In the place I live - Paris, or even more realistically, France, at any mention of illness or pain the French jump on different kinds of treatment the same way an energetic labrador jumps on his long-awaited owner. I have experienced a few minor colds in the 6 years I've been living in France and people have given them names I can barely pronounce. Rhinopharyngite is what they call a common cold in France, then you have bronchite which I suppose should be bronchitis but it's far more common here than in the UK. More people than I can count on two hands complain of having migraines here whereas at home I knew of one person who suffered from them.

All that to say that when I have really needed medical care I have thanked my lucky twinkling stars that I do live in France.

Today is one of those days. Yesterday I went into hospital to have five moles removed. No tests were done prior to my admittance to hospital to find out if these moles were dangerous, but my dermatologist thought it would be prudent to have them removed.

I presumed that being a dermatologist, she would be the one to lay me down on the table, inject a little local anaesthetic and whip them off herself with a brisk slice of a fifteen blade. But no, this being France, medical things have to be done more than properly. She referred me to a wonderful plastic surgeon, another lady, and promised me that as I was a young woman, it would be better for me to have my surgery done by a true surgeon whose work was "vraiment beau". I suppose she meant, contrary to The Carver, that Beauty Is Not A Curse On The World, but should be sought out at all costs. I have to say, it's a trait to be cherished in skin specialists. (By the way if you haven't seen all of series 3 of Nip/Tuck don't read the link on The Carver).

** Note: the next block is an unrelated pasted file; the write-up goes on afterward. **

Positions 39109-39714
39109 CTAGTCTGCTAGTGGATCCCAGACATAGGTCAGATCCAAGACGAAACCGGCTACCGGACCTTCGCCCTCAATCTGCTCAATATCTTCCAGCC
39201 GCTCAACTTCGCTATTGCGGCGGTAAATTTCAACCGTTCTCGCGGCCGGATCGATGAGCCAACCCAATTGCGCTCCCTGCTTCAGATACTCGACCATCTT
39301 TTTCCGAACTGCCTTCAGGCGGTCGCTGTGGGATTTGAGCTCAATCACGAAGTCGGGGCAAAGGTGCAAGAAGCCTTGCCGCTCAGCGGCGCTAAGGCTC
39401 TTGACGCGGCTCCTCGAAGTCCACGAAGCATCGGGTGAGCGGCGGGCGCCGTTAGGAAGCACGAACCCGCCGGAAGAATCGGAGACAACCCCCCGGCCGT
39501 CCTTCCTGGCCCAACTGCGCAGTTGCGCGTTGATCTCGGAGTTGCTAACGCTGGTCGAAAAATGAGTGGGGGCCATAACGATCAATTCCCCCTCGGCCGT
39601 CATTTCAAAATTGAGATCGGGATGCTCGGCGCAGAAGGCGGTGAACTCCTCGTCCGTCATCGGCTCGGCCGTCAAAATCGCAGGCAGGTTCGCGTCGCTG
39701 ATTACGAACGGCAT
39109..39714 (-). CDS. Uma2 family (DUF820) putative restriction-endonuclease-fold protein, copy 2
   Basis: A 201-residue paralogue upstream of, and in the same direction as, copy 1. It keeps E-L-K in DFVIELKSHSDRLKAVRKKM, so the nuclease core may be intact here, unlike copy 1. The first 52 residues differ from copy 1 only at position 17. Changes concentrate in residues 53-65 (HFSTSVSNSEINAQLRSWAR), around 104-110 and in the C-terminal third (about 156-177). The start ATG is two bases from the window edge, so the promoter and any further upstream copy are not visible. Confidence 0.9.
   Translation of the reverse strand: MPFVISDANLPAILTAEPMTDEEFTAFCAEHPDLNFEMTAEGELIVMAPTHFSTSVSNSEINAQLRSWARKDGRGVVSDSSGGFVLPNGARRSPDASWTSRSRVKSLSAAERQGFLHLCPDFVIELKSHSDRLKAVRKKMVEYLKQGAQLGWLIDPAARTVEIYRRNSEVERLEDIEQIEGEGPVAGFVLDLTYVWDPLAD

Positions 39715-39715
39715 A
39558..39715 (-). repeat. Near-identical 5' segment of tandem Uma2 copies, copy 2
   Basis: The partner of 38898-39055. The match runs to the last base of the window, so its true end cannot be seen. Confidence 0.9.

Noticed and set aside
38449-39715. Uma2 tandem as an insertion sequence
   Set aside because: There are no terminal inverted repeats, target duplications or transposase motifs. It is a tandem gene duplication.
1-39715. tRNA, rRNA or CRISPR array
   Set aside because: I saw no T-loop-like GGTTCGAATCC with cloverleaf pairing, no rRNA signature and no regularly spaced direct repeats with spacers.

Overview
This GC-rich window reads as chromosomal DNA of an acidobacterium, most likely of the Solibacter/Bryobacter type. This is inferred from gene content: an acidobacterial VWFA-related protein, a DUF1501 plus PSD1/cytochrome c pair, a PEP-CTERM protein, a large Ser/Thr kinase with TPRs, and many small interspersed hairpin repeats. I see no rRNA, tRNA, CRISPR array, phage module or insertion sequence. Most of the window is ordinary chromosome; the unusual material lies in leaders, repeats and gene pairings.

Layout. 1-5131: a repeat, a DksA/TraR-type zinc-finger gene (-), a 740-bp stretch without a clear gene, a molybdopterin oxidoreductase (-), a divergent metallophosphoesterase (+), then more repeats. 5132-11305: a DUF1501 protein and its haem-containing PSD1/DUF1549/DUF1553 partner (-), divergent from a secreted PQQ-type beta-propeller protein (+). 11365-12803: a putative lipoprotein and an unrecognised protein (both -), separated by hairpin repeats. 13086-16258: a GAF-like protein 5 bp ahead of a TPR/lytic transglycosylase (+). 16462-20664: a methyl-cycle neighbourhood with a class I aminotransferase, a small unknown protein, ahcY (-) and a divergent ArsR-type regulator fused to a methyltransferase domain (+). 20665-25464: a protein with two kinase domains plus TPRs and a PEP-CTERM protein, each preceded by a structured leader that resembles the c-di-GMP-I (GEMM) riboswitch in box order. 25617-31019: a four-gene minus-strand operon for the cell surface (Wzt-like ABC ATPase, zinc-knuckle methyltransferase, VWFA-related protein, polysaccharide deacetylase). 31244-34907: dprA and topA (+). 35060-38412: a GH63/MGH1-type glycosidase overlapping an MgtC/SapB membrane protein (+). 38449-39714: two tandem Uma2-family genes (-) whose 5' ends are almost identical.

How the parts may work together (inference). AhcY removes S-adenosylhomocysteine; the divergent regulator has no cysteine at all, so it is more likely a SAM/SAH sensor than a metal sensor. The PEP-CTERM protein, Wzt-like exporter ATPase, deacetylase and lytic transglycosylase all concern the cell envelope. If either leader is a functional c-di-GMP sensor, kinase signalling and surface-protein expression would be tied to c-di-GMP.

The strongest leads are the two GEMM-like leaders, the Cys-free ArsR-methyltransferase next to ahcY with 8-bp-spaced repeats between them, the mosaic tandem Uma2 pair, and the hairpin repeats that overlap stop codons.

So, yesterday with a full ten page dossier under my arm, and a full family of butterflies in my stomach, G and I set off to the hospital.

The experience was completely stress-free from start to finish. I was welcomed warmly by the nurses, the room they gave me (even though it was just for an afternoon) was modern and comfortable and I even had a post-operative snack. Again, this being France I was given fine biscuits and a little packet of very good soft cheese with a roll.

I found it extremely interesting to be awake during the operation, although awake is perhaps a slight exaggeration. The very kind and friendly anaesthetist (not unlike Liz) gave me an injection to make me relaxed and it soothed any remaining anxiety I may have had left while I was lying on the table ready for the knife. I was disappointed that there was no cool auto-CD player on to accompany the op like there is for Nip/Tuck.

So now I'm back home with five wounds to tend to. Because they're all in different places it's very difficult to remember not to catch them. I have little pieces of medical tape over them so I can't see the gory details yet, but I thought I'd leave you with a pre-op photo of the one behind my knee in all its former glory. It's now on its way to the lab to be analysed along with its four friends and I have to stay at home for ten days while the wounds heal.

Being a very active, busy person I don't expect to enjoy myself over the next ten days, but my blog will probably get a lot of attention. Watch this space for signs of insanity creeping up on me.

Thursday, August 17, 2006

Back to School Blues

I don't really have to go back to school, just to work, but it feels like those last few days of holidays when you're thinking about all the nerve-wracking tests, new teachers and old bullies that you gleefully left behind in a swirl and a skip at the end of the summer term.

Truth be told I have had great holidays this year and they're not really over just yet. I visited the Dordogne region of France recently for a wedding - a high school friend of G's.